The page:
Wednesday, April 8, 2020

Babb v. Wilkie: A Hollow Victory for Federal Employees

In Babb v. Wilkie, No. 18-882 (U.S. Apr. 6, 2020), the Supreme Court held that a federal employee alleging age discrimination can prevail even if age was not a but-for cause of the final personnel action being challenged. 

Although nominally ruling for the petitioner, a longtime employee of the Department of Veterans Affairs, the Court has in reality handed a significant win to federal agencies. The Court's ruling is akin to a loss for employees because the Court rejected the less stringent motivating-factor standard applicable to most private-sector claims under Title VII of the Civil Rights Act of 1964 and instead doubled down on the principle that but-for causation is the default standard.

Pursuant to § 633a(a) of the Age Discrimination in Employment Act, "[a]ll personnel actions affecting [federal] employees or applicants . . . shall be made free from any discrimination based on age." The Court agreed with the petitioner that, because this provision does not merely require that personnel actions be free from age discrimination but also that the making of those actions be free from age discrimination, the statute "demands that personnel actions be untainted by any consideration of age." Thus, the Court concluded that a federal agency violates the ADEA if it engages in age discrimination in the process of making a personnel decision even if it would have made the same ultimate personnel decision in the absence of discrimination.

To illustrate this principle, Justice Alito explained that it would violate § 633a(a) if a federal agency gave numerical scores based on non-discriminatory factors to candidates for promotion and then docked candidates who are forty or older five points. Under such circumstances, an applicant forty or older could establish a violation if his or her score was docked five points because of age even if the person selected for promotion received a score more than five points higher and thus the age-based scoring system did not affect the outcome for the applicant.

If the Court had stopped there, then the decision would be a significant victory for federal employees and applicants. However, the Court went on to explain that, under § 633a(a), "age must be the but-for cause of differential treatment" even if age was not the "but-for cause of the ultimate decision." In adopting this framework, the Court rejected the alternative advanced by the petitioner. In her brief, the petitioner contended that the phrase "based on age" in § 633a(a) does not constitute a standard of causation and "simply identifies the type of discrimination—'age' as opposed to some other characteristic—that is prohibited by the statute." Citing recent federal-sector decisions by the Equal Employment Opportunity Commission, the petitioner contended that if a federal-sector plaintiff establishes that age was a motivating factor for a personnel action, then the burden of proof shifts to the agency to show that it would have made the same decision in the absence of age discrimination.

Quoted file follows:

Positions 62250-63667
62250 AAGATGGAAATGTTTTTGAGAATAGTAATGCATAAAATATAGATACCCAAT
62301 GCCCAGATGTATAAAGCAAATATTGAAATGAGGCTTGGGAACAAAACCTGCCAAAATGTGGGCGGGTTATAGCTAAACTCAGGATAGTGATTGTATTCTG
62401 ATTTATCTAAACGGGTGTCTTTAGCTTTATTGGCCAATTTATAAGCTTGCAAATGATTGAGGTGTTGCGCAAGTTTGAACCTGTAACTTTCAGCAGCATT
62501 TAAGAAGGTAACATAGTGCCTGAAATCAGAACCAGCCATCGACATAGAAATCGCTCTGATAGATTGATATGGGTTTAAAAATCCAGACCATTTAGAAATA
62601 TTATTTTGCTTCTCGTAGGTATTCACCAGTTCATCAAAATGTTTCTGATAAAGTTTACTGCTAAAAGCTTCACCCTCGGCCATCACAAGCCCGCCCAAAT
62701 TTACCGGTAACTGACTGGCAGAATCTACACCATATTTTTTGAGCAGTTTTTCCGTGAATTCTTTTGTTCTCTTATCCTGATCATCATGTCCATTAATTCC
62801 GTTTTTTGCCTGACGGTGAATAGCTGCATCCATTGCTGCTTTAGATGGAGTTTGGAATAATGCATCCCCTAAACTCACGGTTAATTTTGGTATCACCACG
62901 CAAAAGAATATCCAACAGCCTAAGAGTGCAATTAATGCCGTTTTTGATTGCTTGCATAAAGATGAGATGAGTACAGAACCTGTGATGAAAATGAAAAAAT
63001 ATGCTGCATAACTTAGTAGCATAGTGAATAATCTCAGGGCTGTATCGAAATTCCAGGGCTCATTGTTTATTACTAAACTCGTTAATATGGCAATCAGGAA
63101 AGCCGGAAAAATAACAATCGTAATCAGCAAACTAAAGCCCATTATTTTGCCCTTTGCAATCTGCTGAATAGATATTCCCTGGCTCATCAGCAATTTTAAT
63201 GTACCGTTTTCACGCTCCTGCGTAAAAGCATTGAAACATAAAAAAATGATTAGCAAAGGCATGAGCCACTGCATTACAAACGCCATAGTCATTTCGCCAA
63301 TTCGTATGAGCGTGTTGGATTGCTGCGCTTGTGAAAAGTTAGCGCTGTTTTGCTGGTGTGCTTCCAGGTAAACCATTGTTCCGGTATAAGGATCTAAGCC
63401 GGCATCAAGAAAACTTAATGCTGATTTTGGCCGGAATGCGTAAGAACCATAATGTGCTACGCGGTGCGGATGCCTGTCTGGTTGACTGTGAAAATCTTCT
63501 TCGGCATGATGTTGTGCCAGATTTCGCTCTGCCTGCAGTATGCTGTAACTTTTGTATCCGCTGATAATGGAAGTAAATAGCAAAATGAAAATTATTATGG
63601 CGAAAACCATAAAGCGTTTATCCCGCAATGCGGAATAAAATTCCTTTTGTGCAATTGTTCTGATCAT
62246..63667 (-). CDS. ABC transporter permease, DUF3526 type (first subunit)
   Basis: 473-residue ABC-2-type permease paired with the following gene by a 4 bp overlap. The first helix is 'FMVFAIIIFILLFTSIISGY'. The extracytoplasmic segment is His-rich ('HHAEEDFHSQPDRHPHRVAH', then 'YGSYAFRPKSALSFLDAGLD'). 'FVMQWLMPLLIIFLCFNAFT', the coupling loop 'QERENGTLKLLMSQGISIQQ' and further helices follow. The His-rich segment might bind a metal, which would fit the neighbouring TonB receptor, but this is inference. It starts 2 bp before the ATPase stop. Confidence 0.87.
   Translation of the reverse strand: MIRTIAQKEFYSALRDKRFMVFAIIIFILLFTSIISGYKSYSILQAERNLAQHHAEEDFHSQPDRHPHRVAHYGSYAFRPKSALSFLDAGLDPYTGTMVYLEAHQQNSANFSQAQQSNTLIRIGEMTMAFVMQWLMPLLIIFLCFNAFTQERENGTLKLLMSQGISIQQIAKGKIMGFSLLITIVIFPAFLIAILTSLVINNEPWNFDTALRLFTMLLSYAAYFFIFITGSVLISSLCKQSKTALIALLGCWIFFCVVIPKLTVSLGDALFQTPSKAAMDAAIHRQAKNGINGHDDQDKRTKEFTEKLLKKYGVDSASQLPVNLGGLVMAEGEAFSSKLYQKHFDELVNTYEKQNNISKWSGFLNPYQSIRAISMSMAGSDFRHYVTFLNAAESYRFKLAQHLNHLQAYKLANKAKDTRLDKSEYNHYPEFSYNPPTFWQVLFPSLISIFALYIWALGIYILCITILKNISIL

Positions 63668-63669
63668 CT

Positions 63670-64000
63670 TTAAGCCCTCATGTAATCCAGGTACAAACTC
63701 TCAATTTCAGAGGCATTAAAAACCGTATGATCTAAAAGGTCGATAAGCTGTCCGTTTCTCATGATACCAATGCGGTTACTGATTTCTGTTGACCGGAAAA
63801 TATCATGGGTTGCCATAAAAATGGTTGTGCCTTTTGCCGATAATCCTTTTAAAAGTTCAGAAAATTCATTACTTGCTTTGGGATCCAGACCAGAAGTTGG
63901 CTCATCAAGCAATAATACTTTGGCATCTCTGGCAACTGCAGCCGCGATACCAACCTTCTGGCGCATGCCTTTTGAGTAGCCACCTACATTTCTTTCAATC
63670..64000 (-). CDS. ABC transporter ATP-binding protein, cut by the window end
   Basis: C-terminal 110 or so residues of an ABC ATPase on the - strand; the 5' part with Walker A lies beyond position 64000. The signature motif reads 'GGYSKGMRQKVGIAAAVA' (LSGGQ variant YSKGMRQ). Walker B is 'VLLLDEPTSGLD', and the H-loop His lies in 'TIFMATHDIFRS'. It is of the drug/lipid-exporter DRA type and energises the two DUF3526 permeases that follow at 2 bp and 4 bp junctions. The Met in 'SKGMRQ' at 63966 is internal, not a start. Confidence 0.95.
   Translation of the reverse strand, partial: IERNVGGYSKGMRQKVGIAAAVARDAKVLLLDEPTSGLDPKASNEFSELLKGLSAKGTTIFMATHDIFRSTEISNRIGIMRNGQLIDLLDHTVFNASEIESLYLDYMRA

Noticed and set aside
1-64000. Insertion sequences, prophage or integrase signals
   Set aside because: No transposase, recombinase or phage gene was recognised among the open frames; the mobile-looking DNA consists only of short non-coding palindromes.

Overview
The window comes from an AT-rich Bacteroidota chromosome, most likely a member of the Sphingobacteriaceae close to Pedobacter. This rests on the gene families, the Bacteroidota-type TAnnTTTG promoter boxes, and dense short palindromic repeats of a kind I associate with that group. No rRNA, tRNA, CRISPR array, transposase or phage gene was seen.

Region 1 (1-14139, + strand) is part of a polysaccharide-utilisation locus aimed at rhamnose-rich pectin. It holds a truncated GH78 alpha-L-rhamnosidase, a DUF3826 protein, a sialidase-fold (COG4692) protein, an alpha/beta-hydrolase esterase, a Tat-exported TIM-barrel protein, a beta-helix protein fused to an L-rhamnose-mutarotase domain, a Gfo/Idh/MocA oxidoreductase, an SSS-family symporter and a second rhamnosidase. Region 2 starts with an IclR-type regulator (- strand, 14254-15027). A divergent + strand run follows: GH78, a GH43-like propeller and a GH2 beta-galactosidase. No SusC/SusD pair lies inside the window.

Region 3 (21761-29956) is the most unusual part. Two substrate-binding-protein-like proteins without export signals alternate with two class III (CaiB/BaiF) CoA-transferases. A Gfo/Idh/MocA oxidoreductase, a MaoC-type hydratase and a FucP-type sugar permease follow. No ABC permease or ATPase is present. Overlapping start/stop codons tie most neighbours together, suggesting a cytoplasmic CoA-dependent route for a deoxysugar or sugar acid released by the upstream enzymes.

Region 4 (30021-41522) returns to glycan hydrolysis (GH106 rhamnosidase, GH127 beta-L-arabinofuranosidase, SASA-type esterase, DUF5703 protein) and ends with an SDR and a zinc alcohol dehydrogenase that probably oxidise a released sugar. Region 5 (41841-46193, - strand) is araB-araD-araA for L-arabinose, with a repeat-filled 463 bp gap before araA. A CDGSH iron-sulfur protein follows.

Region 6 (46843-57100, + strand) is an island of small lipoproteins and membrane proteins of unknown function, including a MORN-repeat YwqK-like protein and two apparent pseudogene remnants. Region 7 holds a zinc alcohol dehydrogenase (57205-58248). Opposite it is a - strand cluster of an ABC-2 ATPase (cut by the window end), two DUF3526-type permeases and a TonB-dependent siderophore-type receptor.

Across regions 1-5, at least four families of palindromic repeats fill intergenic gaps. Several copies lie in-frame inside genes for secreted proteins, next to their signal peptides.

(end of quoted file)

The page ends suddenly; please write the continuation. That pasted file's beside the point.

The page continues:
The Court unquestionably rejected this interpretation, instead applying the default rule of but-for causation:

Under § 633a(a), the type of discrimination forbidden is "discrimination based on age," and "[i]n common talk, the phrase 'based on' indicates a but-for causal relationship." Safeco Ins. Co. of America v. Burr, 551 U.S. 47, 63, 127 S.Ct. 2201, 167 L.Ed.2d 1045 (2007); cf. Comcast Corp. v. National Assn. of African American-Owned Media, ante, at ––––. Therefore, § 633a(a) requires that age be a but-for cause of the discrimination alleged.
The upshot of the Court's interpretation of § 633a(a) is that a plaintiff is not limited to challenging final personnel actions, yet the plaintiff still bears the burden of proving that the discrimination alleged would not have occurred but for the plaintiff's age.

To be sure, the Court ruled for the petitioner and agreed that § 633a(a) provides broad protection against age discrimination in the making of personnel actions. Still, given the rejection of the motivating-factor standard, the ruling will likely do little to help plaintiffs prevail when, as in the vast majority of cases, they challenge actual personnel actions.

This blog reflects the views solely of its author. It is not intended, and should not be regarded, as legal advice on how to analyze any particular set of facts.